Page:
Tuesday, April 22, 2014

Providing Students With Video Feedback

Screencasting has to be one of my favorite ways to communicate with students outside the classroom.  Each time I have utilized screencasting tools to provide students with feedback, they have expressed that they enjoy seeing as well as hearing critiques, as opposed to just reading written comments.

When face-to-face interaction isn't possible, being able to provide students with direct feedback that includes tone, pitch, and inflection can prove to be very meaningful and useful. Screencast-O-Matic and Screenr are both very user-friendly and can be shared directly to students.  Both of these screencasting tools create videos that can be uploaded to YouTube, making sharing with students effortless.  I have found screencasting beneficial when evaluating online portfolios and providing large group feedback after major written assignments such as a literary analysis paper after reading a novel.  Seniors especially seem to enjoy online feedback because it feels more tangible, especially for visual and auditory learners.  They can watch how I am assessing their work.   *Note: Screencastify is now a Chrome extension that works on Chromebooks!  While I have yet to create an assignment for students to screencast their peer edits to other students, this is definitely on my must-try lists!*  Here are a few samples of sreencasted feedback:

When working with Google Docs, the app Kaizena can be used to comment directly on a student's writing. Using Kaizena allows an individual to comment directly on a specific word, line, or entire section using both one's voice and written comments.  In addition, the evaluator can insert videos or other forms of media.  The information is available to the student in the comments section of Google Docs. I found this type of feedback useful when grading short paragraphs and informal writing assignments.  In three minutes time, I can grade a paragraph and provide more feedback than spending five minutes writing comments that are less detailed.  If students are going to revise their writing, this also provides a visual guide for students through this process.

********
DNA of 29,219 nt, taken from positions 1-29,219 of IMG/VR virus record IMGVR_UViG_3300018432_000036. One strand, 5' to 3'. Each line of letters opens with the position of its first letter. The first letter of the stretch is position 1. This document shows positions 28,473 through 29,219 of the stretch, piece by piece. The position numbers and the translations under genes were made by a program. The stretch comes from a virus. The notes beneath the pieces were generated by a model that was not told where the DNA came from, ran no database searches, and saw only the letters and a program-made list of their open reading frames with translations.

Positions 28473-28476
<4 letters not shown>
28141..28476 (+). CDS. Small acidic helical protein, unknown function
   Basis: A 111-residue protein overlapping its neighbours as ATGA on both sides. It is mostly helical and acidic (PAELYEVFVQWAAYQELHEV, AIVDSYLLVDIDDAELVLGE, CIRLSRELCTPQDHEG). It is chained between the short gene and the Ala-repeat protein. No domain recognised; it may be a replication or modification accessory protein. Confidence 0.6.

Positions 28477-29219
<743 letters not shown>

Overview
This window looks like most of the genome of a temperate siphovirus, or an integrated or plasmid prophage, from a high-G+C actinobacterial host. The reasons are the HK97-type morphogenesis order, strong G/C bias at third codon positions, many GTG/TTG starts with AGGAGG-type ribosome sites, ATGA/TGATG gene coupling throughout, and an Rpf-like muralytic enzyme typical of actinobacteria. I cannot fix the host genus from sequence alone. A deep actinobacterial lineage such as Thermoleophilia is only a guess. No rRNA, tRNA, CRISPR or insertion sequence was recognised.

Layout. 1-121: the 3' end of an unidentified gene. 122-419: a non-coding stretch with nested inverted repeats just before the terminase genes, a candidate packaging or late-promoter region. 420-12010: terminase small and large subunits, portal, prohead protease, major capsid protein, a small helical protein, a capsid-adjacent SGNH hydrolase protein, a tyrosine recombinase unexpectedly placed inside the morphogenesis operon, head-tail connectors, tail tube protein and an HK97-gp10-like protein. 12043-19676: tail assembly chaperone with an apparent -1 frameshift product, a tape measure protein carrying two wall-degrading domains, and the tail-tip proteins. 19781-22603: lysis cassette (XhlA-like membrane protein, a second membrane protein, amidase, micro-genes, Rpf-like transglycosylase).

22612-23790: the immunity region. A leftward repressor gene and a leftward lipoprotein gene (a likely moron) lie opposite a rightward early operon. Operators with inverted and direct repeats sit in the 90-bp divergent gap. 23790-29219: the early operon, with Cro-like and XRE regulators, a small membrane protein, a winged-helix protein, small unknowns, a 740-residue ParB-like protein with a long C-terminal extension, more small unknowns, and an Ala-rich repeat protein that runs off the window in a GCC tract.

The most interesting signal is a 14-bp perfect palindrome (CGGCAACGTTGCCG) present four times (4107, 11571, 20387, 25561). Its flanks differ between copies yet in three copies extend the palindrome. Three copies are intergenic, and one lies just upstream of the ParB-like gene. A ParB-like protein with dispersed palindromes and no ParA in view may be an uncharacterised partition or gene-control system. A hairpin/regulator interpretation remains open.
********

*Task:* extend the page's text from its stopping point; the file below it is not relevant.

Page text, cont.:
In my Senior Speech classes, I have also used video feedback to analyze student projects and presentations. Throughout the semester long course, I require students to watch their speeches and reflect upon their performances.  As such, I record their speeches, upload them to YouTube, and email the URL to students.  When students complete a group debate that involves the entire class, I have edited individual videos together, providing direct feedback on each section of the debate.  This has allowed me to thoroughly address the strengths and weaknesses of individual speakers as well as the group as a whole.  Once this process is completed, I share my "play-by-play" with students and then have them reflect upon their individual and group performances. This feedback is then saved and shared with future students, providing them with a better understanding how to successfully complete the debate assignment by learning from the work of others. Here are a few examples of my "play-by-play":

While finding and familiarizing oneself with web tools and apps that can allow a teacher to provide video feedback can be time consuming at first, I have found that video and voice feedback can be a major time-saver.  In addition to saving time, each time I use this method to assess students, I hear them watching the videos in class constantly!  While people usually do not enjoy the sound of their voices, and I am certainly one of those people, I do enjoy knowing that students are receiving the feedback that I have taken the time to provide.  When they can see, hear, and read feedback, they seem more inclined to process what has been shared and make improvements / revisions to their work, and that is certainly a reason to hit the record button.